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New Immigration Policy Eliminates RFEs | Expect More Case Denials and Application Rejections

On Behalf of | Jul 16, 2018 | New Immigration Laws |

Last Friday, USCIS quietly released another policy memorandum that sharply reverses previous agency guidance on the issuance of Requests for Evidence (RFE). Numbered PM-602-0163, the update is yet another demarche in realizing the Administration’s “zero tolerance” on immigration-but this time, on the interior front. Under prior practice, USCIS officers were instructed to issue RFEs in situations where applications were deemed deficient or lacked required evidence. Only where there was “no possibility” of approval were adjudicators authorized to summarily deny the application. The new memorandum rescinds this practice in its entirety. Effective September 11, 2018, officers are now vested with full discretion to deny applications, petitions, and requests received after that date without first issuing a Request for Evidence or Notice of Intent to Deny. (DACA applications, fortunately, are currently exempt from this new policy due to pending litigation.) According to the memo, the change is not “intended to penalize filers for innocent mistakes or misunderstandings of evidentiary requirement.” However, given that a sizeable segment of the population attempt to file cases on their own, this is exactly what will happen to those who do not have the benefit of experienced immigration counsel. Not only will defective applications be given short shrift, but costly filing fees may be unrecoverable. This is not even taking into account situations where an adjudicator makes an error and wrongly denies a case. In that event, the applicant’s only remedy may be an appeal or motion to reopen/reconsider, a highly technical and expensive process.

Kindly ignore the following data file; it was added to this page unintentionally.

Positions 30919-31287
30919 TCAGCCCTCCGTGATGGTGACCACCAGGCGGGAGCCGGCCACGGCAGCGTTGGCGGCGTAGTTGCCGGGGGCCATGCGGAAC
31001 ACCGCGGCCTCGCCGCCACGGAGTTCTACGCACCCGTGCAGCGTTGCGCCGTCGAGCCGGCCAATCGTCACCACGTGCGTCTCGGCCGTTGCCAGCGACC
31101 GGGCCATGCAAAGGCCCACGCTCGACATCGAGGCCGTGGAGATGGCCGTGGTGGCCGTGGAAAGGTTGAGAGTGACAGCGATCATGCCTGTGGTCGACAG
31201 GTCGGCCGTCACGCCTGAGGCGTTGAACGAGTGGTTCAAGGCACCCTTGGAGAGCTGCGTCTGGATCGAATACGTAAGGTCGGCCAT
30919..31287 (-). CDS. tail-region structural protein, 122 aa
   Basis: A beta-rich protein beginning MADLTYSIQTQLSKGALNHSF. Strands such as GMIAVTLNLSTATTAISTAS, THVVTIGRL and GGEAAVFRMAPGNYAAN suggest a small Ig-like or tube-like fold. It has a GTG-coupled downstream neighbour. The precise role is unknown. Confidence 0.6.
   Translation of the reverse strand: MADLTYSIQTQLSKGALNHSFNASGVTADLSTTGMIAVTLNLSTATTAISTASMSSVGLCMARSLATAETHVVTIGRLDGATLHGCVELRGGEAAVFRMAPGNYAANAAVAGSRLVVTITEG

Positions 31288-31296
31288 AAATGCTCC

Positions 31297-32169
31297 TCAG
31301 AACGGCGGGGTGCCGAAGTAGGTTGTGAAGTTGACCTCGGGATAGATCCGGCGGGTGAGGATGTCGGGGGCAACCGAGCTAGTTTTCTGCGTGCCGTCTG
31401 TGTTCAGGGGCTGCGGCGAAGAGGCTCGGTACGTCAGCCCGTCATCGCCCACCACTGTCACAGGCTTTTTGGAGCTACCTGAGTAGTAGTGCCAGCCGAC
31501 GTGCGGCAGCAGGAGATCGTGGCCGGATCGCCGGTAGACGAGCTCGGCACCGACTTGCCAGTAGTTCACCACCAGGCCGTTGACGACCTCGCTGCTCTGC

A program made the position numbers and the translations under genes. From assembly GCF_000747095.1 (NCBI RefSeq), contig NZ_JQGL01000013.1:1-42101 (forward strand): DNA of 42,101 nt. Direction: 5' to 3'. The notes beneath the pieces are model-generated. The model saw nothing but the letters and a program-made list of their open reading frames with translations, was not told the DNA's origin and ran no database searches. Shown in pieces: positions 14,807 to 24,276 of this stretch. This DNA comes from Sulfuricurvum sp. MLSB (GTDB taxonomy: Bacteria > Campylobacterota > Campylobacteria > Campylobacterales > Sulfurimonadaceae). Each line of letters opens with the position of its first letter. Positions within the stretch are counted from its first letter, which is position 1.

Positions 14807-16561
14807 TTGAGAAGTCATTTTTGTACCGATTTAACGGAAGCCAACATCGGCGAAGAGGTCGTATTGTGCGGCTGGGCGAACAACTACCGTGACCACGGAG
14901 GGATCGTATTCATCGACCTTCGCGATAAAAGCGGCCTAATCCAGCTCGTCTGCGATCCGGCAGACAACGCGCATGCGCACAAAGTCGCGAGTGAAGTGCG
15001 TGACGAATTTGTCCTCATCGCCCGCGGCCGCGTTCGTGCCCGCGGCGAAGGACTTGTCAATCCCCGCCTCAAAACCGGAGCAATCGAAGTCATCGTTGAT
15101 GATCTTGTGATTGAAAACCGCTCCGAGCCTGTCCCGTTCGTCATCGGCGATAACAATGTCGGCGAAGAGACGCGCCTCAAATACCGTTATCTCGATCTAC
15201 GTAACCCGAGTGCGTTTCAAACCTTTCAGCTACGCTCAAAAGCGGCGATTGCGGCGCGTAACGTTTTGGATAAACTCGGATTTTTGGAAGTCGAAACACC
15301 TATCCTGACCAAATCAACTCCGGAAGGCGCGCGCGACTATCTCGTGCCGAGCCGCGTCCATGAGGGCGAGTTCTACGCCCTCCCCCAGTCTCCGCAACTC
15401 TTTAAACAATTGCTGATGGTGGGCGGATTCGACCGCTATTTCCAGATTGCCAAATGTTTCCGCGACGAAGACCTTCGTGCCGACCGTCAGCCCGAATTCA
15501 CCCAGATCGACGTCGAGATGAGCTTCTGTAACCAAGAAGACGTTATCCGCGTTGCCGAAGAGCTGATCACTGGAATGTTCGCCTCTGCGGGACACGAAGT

Practically speaking, nearly all types of petitions and applications filed with USCIS are affected, including I-485 applications for adjustment of status; I-130 petitions for alien relatives; I-765 applications for work permits; and I-601 Waivers, just to name a few. Where there is no legal basis for a filing, USCIS will continue its practice of issuing statutory denials. An example referenced in the memo specifically uses waivers. If a submission does not include evidence of extreme hardship to a qualifying relative (when it is required), the case will be denied without affording the applicant a chance to address the deficiency. The more troubling guidance, however, pertains to Denials Based on Lack of Sufficient Initial Evidence. Officers will now be authorized to deny cases in which the initial evidence is deemed lacking or insufficient. The memo references two examples:

· Waiver applications submitted with little to no supporting evidence; or

· Cases where the regulations, the statute, or form instructions require the submission of an official document or other form or evidence establishing eligibility at the time of filing and there is no submission. For example, family-based or employment-based categories where an Affidavit of Support (Form I-864), if required, was not submitted with the Application to Register Permanent Residence or Adjust Status (Form I-485).

The potential problem with this new policy is that there seems to be little in the way of standards that officers are expected to abide by. Adjudicators seem to have unfettered discretion in determining what is sufficient. For an I-601 or I-601A application, just what constitutes “little to no supporting evidence?” Different subjective standards may result in droves of unjustified denials. Even with respect to the second example, which appears more straightforward, there is major room for error. For example, what if an adjudicator is unfamiliar with the intricacies of the Affidavit of Support and wrongly determines that a petitioner does not meet the guidelines? This is more common than one may think.

In sum, this new memo, coupled with the agency’s previous memo on the issuance of Notices to Appear, conflates the boundaries and respective missions of USCIS and ICE. Undocumented and out-of-status individuals are essentially faced with an “all or nothing” proposition now when applying for status or some sort of benefit from USCIS. If an application is denied-which may happen more frequently under this new policy-an individual may now be placed into removal proceedings as a matter of course.

The above is general information only and not to be relied upon as legal advice. It does not create an attorney client relationship, nor should it be relied upon as advice in lieu of consultation with an attorney.